The last few weeks have felt simultaneously empty of any significant events and incredibly full. I suppose it’s because Jonji and I are currently in the process of many things, and therefore have nothing to show for our efforts. Yet.
Before I begin, I just have to ask: does anyone in the Santa Cruz area have (or know someone with) a large yard or barn that is fit for weddings? We’ve found a couple places we like but have quickly realized how insanely expensive venues are, and would much rather find an off-the-grid location. Let me know!
I’ve come to realize that I am terrible at documenting anything other than cats, food and, strangely enough, random bits of LA that I like to anthropomorphize. The shock of finding a sad sidewalk or a happy tree-bag-thing-turned-slug is enough to get me to whip out my phone, grinning maniacally, and take a picture. Even my fear of people seeing me take a photo in public isn’t enough to stop this weird craze of mine. These little faces deserve to be shared with the world. Or, at least, the small part of the world that reads this blog.
Dan came to visit this past weekend, bringing with him quite a bit of rain. Naturally, Jonji and I went all-out to make his trip extra exciting. Except not. We went to the gym, walked and shopped on Abbott Kinney, drank plenty of coffee, and walked over to Little Fatty, our newest neighborhood restaurant and bar. I added a new drink to their menu, the Ginlet, after our server failed to ignore my stumble over the incredibly hard to pronounce “Gimlet,” and who then proceeded to repeat it several times over the course of the night. Overall, a great weekend! And, of course, I took zero photos.
Other than that, nothing too noteworthy has happened lately. I’ve been working on making the most of my last semester at Otis, getting crafty and trying to design outside my comfort zone, plus participating in an outside design competition AND attempting to get myself job-ready. The last few storms have encouraged me to stay inside, which is great because I have to anyway. Work just feels better when you can hear rain outside your window. Jonji has also been working hard, as always. He enjoyed his Family Medicine rotation and will soon be moving onto his final rotation, Internal Medicine. He has done extremely well this year and continues to impress me with his passion for people and medicine.
This recipe was inspired by Sqirl’s vegetable hash, which involves beets. I prefer my dinners a little less sweet, so I opted for butternut squash and therefore a milder sweetness. Making the corned beef the day before requires some foresight, but it’s worth it. Once that’s done the rest of the dish is quite easy! Also, if the crème fraîche is putting you off, I highly encourage you to take the extra step and make your own; it takes approximately 5 minutes or less. Bonus recipe below!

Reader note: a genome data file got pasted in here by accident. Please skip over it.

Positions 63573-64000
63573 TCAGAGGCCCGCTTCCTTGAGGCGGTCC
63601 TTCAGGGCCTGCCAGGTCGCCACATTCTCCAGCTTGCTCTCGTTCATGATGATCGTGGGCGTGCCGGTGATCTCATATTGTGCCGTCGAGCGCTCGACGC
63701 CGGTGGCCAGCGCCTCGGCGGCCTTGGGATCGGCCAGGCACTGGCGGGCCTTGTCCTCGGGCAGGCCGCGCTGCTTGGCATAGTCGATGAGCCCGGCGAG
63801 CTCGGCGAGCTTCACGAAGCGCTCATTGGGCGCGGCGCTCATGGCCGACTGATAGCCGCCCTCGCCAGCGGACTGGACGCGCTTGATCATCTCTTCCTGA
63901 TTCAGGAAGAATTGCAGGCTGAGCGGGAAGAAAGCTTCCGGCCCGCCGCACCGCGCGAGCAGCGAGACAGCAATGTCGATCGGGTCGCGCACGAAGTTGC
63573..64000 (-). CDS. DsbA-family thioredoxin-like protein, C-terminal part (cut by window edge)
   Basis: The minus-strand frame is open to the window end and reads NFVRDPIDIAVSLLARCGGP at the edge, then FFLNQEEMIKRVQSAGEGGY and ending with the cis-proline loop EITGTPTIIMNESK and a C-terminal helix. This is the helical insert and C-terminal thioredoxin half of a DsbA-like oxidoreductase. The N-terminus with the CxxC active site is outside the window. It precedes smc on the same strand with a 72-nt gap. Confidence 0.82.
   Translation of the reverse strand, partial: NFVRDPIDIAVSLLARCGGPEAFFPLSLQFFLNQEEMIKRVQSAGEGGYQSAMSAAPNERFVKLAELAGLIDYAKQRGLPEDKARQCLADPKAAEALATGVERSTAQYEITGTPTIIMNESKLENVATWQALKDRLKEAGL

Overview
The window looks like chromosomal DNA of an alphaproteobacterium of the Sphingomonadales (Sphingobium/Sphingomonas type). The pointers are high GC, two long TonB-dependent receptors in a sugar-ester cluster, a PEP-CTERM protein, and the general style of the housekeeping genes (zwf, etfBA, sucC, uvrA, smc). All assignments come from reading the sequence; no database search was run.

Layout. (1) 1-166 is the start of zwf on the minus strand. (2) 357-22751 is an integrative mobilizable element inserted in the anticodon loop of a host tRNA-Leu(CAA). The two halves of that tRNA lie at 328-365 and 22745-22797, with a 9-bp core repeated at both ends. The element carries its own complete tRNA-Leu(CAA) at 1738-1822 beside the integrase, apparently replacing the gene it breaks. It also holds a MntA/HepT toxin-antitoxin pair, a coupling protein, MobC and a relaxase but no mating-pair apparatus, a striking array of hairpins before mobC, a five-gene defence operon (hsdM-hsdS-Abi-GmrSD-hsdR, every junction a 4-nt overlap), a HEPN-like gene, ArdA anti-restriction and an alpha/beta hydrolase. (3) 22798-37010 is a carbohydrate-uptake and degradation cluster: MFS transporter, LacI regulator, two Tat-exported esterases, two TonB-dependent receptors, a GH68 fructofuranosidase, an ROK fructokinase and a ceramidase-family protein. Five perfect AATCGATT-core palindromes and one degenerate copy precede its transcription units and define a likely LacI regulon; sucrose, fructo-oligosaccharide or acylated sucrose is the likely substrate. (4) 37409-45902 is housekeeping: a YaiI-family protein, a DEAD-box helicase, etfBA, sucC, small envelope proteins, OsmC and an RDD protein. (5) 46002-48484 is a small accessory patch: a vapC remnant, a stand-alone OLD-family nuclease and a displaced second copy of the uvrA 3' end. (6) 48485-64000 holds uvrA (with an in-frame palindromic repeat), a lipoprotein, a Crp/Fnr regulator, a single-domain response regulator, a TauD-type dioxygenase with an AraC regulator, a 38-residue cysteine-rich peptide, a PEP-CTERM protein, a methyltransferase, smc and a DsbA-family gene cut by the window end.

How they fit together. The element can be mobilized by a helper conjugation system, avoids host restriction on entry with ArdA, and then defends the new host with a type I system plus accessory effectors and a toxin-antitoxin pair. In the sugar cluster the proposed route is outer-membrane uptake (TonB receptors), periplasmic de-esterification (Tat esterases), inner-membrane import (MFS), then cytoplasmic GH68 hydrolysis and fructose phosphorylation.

Corned Beef Hash
2 lbs beef brisket
2 whole cloves
2 dried chiles
6 sprigs thyme
2 bay leaves
1 medium butternut squash
2–3 yellow potatoes
1 red onion, peeled and sliced into eight segments
3/4 cup cheddar cheese
salt and pepper
1 cup crème fraîche (see below)
freshly grated horseradish
salt and pepper
The day before you plan to make the hash, rinse the brisket and place in a large pot. Cover with cold water and add salt (about 1 tbsp or so).
Preheat the oven to 325°F. Bring the brisket water to a boil, skimming off any foam that rises. Peel the onion and cut it in half, then stick a clove in each half. Once the water boils, turn off the heat and add the onion halves, dried chiles (I like to use chiles de Arbol), thyme, and bay leaves. Cover the pot with foil and a lid and cook in the oven for 4 hours, until fork-tender. Turn the oven up to 400°F. Place the brisket on a baking sheet and bake for 15 minutes. Once cool, refrigerate with a bit of the broth overnight.
Preheat the oven to 375°F.
Peel the butternut squash, scrape out the seeds, and cut into 1/2-inch chunks. Do the same with the potatoes. Toss with the onion eighths, a few tbsp of olive oil to coat, plus 1 1/4 tsp salt and some black pepper. Spread on a lined baking sheet and roast, stirring halfway through, until easily pricked with a fork, 30–40 minutes. Once the veggies are cool, chop the onion into bite-sized pieces.
Grate some horseradish (I do a couple of tablespoons per cup of crème fraîche) into the crème fraîche. Add a couple pinches of salt, some pepper, and a couple drops of lemon juice. Taste for seasoning, adding more of anything to your preference.
Slice the scallions on the diagonal and set aside. Grate the cheese. Tear the corned beef into bite-sized pieces. In a large bowl, mix the squash, potatoes, onion, scallions, beef, and cheese together.
Heat 2 tbsp butter in your largest pan over medium heat (you may need to use two pans). Add the hash to the pan and cook, undisturbed, for a few minutes. Scrape the bottom and stir and cook for a few more minutes, until the cheese is melted. Taste for seasoning.
Serve hot, in bowls, with the horseradish crème fraîche at the table. Also excellent with a fried egg on top. Enjoy!
Bonus Recipe: Crème Fraîche
makes about 1 cup
Heat 1 cup of heavy cream with 1 tbsp buttermilk in a small pan over low heat until lukewarm. Pour into a jar, cover slightly with a dish towel, and leave for 18–24 hours. Stir, then taste. If it’s sour enough to your taste, refrigerate. If it’s not sour enough, leave for a few more hours, then refrigerate. And that’s it!